UCCE Master Gardeners of San Joaquin County
University of California
UCCE Master Gardeners of San Joaquin County

California food choices won’t save much drought water, researchers find

Can you help fight the California drought by consuming only foods and beverages that require minimal water to produce?

One cup of lettuce uses only one gallon of drought water. (Gregory Urquiaga/UC Davis)
Well, as the old saying goes, the devil is in the details. In a recently published paper, Daniel Sumner, director of the UC Agricultural Issues Center at UC Davis, and research assistant Nina M. Anderson mine the details of this issue to help us all better understand just what impact our food choices can have on conserving California's precious water.

To begin with, not all water drops are equal because not all water uses impact California's drought, the researchers explain.

Drought-relevant water

So just what water does qualify as California drought-relevant water? You can definitely count surface water and groundwater used for agricultural irrigation as well as water used for urban purposes, including industrial, commercial and household uses.

And here are a few examples of what water is not relevant to California's drought:

Rain that falls on un-irrigated California pastureland is not relevant to California's drought.
-- Water used in another state to grow animal feed that is consumed by California livestock;

-- Water used in another state to produce young livestock that are later shipped to California for food production; and

-- Rain that falls on un-irrigated California pastureland. (Studies show that non-irrigated, grazed pastures actually release more water into streams and rivers than do un-grazed pastures, the researchers say.)

In short, California's drought-relevant water includes all irrigation water, but excludes rainfall on non-irrigated California pastures as well as any water that actually came from out-of-state sources and wound up in livestock feeds or young livestock eventually imported by California farmers and ranchers.

Also, the amount of water that soaks back into the ground following crop irrigation doesn't count – and that amount can be quantified for each crop.

Comparing water use for various foods

I think you're getting the picture; this water-for-food analysis is complicated. For this paper, the researchers examined five plant-based and two animal-based food products: almonds, wine, tomatoes, broccoli, lettuce, milk and beef steak.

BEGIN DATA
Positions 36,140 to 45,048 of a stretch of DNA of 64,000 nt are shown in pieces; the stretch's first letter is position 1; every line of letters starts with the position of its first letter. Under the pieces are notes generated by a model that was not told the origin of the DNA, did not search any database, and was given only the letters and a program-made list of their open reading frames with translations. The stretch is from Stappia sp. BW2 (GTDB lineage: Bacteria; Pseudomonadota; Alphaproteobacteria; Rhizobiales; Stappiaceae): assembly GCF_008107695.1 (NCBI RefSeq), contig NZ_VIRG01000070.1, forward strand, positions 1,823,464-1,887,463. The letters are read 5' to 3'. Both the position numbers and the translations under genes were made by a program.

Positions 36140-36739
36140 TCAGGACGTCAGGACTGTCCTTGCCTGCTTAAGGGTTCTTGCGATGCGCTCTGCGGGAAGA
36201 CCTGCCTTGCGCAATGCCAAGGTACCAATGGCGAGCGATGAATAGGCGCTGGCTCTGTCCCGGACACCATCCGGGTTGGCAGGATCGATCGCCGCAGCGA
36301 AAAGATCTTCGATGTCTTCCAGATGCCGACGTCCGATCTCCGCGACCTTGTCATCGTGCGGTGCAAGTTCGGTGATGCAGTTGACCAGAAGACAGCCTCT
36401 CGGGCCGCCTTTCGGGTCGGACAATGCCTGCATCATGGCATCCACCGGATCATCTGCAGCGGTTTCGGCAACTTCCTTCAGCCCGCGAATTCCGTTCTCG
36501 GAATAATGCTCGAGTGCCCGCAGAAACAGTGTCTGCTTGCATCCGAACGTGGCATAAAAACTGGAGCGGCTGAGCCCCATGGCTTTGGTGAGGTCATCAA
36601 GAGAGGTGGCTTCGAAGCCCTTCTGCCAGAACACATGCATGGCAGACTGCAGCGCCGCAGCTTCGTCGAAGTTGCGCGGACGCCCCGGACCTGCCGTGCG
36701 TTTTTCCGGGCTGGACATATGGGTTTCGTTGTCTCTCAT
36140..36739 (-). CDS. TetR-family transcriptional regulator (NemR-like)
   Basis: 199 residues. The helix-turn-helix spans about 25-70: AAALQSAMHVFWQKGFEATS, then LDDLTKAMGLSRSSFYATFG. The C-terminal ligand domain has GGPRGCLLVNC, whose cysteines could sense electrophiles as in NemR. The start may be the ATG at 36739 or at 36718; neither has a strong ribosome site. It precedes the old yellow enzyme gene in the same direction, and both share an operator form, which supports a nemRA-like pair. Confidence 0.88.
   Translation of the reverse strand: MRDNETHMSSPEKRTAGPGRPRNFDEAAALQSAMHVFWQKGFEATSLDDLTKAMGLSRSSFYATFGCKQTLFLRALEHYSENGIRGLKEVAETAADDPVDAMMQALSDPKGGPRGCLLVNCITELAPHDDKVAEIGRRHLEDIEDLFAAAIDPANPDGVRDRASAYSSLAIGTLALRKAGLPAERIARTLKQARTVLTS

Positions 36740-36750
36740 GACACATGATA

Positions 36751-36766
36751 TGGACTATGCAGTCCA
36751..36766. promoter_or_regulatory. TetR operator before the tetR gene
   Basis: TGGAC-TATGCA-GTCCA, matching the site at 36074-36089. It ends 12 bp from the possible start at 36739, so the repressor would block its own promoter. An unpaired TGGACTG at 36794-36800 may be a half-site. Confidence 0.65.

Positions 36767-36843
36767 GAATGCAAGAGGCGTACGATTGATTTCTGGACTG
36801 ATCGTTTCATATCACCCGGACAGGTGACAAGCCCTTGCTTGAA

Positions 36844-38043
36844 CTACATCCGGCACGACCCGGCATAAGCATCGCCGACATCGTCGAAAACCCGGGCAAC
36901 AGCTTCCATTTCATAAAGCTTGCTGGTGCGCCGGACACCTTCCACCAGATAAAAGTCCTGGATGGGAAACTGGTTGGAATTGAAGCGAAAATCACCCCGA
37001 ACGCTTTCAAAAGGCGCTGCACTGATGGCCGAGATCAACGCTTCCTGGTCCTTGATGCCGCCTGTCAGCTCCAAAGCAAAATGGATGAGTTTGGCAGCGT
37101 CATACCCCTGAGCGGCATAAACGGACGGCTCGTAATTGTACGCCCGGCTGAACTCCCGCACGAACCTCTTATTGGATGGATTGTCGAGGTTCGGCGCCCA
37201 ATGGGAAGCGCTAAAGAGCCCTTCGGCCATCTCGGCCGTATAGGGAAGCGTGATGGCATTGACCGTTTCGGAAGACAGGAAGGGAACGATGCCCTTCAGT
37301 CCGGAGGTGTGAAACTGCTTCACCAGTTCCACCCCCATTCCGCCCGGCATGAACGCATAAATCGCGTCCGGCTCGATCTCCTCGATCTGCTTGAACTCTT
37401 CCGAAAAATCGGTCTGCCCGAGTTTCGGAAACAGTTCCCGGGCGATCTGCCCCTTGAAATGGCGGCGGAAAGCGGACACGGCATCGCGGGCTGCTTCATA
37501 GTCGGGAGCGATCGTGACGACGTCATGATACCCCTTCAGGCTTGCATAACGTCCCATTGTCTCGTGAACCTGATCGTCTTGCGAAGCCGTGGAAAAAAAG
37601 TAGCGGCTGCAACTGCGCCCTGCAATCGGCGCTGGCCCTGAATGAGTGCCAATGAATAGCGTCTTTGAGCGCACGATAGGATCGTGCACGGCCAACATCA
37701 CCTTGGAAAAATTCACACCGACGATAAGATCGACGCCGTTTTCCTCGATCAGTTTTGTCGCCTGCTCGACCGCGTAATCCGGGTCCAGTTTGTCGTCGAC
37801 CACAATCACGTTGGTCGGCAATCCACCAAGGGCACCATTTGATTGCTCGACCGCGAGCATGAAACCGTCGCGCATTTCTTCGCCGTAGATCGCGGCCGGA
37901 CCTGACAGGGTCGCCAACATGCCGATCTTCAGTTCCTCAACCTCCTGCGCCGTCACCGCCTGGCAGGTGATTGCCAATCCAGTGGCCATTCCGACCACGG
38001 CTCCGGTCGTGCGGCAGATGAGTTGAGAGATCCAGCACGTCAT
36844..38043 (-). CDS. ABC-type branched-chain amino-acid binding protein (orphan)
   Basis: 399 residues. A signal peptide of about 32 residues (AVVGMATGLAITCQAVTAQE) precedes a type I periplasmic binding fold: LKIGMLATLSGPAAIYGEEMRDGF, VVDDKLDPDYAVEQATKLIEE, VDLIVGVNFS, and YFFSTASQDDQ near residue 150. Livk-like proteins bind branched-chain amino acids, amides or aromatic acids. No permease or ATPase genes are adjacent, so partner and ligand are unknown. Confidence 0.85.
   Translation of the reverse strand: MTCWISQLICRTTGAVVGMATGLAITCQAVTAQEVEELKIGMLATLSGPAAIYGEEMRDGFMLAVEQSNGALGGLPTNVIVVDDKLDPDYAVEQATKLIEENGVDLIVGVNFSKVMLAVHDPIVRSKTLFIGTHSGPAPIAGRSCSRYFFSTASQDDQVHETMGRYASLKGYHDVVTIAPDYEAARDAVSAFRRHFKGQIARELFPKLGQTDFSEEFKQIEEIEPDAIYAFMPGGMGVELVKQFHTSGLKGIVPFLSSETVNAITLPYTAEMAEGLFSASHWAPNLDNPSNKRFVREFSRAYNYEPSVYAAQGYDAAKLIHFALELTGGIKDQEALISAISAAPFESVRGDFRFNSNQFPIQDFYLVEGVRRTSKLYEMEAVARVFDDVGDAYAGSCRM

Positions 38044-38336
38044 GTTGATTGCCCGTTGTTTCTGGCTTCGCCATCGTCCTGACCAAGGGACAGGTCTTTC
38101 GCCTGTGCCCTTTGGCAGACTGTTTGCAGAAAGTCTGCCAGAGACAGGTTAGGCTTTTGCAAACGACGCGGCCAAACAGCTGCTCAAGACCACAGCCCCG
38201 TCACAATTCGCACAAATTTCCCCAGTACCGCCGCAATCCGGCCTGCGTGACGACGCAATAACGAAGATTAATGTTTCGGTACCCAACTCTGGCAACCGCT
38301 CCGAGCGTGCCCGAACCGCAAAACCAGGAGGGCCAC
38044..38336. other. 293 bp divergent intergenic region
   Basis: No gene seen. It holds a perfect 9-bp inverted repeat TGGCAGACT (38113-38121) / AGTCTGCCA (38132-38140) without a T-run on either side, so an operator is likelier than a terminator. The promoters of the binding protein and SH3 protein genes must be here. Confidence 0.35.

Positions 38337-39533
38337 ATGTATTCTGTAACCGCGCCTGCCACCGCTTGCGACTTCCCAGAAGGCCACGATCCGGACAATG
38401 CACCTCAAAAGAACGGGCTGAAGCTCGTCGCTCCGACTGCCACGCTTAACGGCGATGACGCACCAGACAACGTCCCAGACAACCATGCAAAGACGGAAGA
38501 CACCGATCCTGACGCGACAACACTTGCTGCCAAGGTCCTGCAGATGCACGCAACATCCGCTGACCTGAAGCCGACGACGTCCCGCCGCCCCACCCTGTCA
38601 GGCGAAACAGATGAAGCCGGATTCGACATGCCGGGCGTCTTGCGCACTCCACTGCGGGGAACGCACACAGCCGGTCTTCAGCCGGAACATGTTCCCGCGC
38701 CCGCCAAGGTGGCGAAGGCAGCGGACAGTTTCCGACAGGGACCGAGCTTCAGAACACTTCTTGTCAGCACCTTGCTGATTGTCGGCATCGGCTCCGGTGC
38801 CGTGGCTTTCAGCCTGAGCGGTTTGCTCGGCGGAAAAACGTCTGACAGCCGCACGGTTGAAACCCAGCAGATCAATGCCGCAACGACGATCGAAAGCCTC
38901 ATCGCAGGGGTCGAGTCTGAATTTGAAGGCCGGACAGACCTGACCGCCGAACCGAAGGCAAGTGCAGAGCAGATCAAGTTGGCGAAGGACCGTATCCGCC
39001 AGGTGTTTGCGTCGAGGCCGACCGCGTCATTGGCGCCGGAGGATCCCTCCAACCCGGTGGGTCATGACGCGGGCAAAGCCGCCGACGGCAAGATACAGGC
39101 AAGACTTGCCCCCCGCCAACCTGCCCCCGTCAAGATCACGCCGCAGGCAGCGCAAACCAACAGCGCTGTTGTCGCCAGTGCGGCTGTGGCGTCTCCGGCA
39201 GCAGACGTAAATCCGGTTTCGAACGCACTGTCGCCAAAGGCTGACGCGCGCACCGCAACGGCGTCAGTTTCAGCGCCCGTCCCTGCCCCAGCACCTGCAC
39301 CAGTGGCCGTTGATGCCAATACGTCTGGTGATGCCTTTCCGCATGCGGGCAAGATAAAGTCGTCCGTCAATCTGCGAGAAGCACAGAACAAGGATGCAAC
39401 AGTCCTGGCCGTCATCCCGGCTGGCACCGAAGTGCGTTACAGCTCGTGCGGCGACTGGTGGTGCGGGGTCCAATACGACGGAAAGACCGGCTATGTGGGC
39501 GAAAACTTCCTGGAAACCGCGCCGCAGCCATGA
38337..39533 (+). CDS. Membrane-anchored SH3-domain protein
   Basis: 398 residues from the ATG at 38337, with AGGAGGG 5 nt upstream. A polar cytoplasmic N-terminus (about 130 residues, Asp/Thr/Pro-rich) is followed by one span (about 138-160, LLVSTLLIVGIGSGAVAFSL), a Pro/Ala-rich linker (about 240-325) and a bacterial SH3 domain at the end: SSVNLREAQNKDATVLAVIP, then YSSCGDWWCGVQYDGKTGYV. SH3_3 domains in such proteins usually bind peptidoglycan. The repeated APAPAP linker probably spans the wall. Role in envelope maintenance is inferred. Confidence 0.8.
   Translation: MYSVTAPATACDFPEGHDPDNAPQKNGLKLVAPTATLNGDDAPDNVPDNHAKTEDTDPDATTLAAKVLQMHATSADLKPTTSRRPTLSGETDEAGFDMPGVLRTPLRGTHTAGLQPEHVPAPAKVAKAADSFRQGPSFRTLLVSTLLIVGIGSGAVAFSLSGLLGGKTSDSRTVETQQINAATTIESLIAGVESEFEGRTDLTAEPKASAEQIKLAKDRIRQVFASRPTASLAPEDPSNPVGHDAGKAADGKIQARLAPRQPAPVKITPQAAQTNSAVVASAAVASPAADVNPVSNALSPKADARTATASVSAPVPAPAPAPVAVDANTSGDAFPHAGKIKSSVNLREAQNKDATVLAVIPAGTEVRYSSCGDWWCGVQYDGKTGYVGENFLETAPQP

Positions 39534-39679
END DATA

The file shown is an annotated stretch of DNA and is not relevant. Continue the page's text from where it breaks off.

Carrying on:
In teasing out the accurate amount of water that can be attributed to each food, the researchers first calculated how much water must be applied to grow a serving of each crop or animal product. Then they backed off the amount of water that is not California drought-relevant water, arriving at a second figure for the amount of drought-relevant water used for each food.

They provide a terrific graph (Fig. 3) that makes this all quite clear, comparing total applied water with California drought-relevant water used for the seven food products.

Milk and steak top the chart in total water use, with 1 cup of milk requiring 68 total gallons of water and a 3-ounce steak requiring 883.5 total gallons of water.

But when only California drought-relevant water is considered, one cup of milk is shown to be using 22 gallons of water and that 3-oz steak is using just 10.5 gallons of water. (Remember, to accurately assess California drought-water usage, we had to back off rainwater on non-irrigated pastures and water applied out of state to raise young livestock or feed that eventually would be imported by California producers.)

“Remarkably, a serving of steak uses much less water than a serving of almonds, or a glass of milk or wine, and about the same as a serving of broccoli or stewed tomatoes,” write Sumner and Anderson.

Still skeptical? Check out their paper in the January-February issue of the “Update” newsletter of the Giannini Foundation of Agricultural Economics at http://bit.ly/1XKZxxC.

Bon appetit!

Posted on Tuesday, March 22, 2016 at 4:45 PM
Tags: Consumers (5), Crops (5), Daniel Sumner (3), Drought (25), Food (37), Livestock (4), Water (19)

Comments:

1.
Wow, using this logic, it's better to truck water in from out of state to lower the "drought water" use within CA commodities. Sounds affordable and sustainable to me.

Posted by Tony on March 23, 2016 at 12:03 PM

2.
This is a very interesting and thought provoking study. Thank you for providing it. I have one comment related to this sentence: "The water embedded in feed shipped into California may be relevant to a drought in Nebraska, Idaho, Alberta, or some other state or province from which the feed is shipped, but it is not part of the drought-relevant water allocated in California." In my opinion, just because it's not California water doesn't mean we can disregard it. It's still a natural resource that should be considered. I would be interested to know how the states that produce the feed are doing at managing their water resources. Thank you!

Posted by Lauren M. McNees on March 23, 2016 at 2:40 PM

Leave a Reply

You are currently not signed in. If you have an account, then sign in now! Anonymously contributed messages may be delayed.




Security Code:
WBKOXN
:

 
E-mail
 
Webmaster Email: mdhachman@ucdavis.edu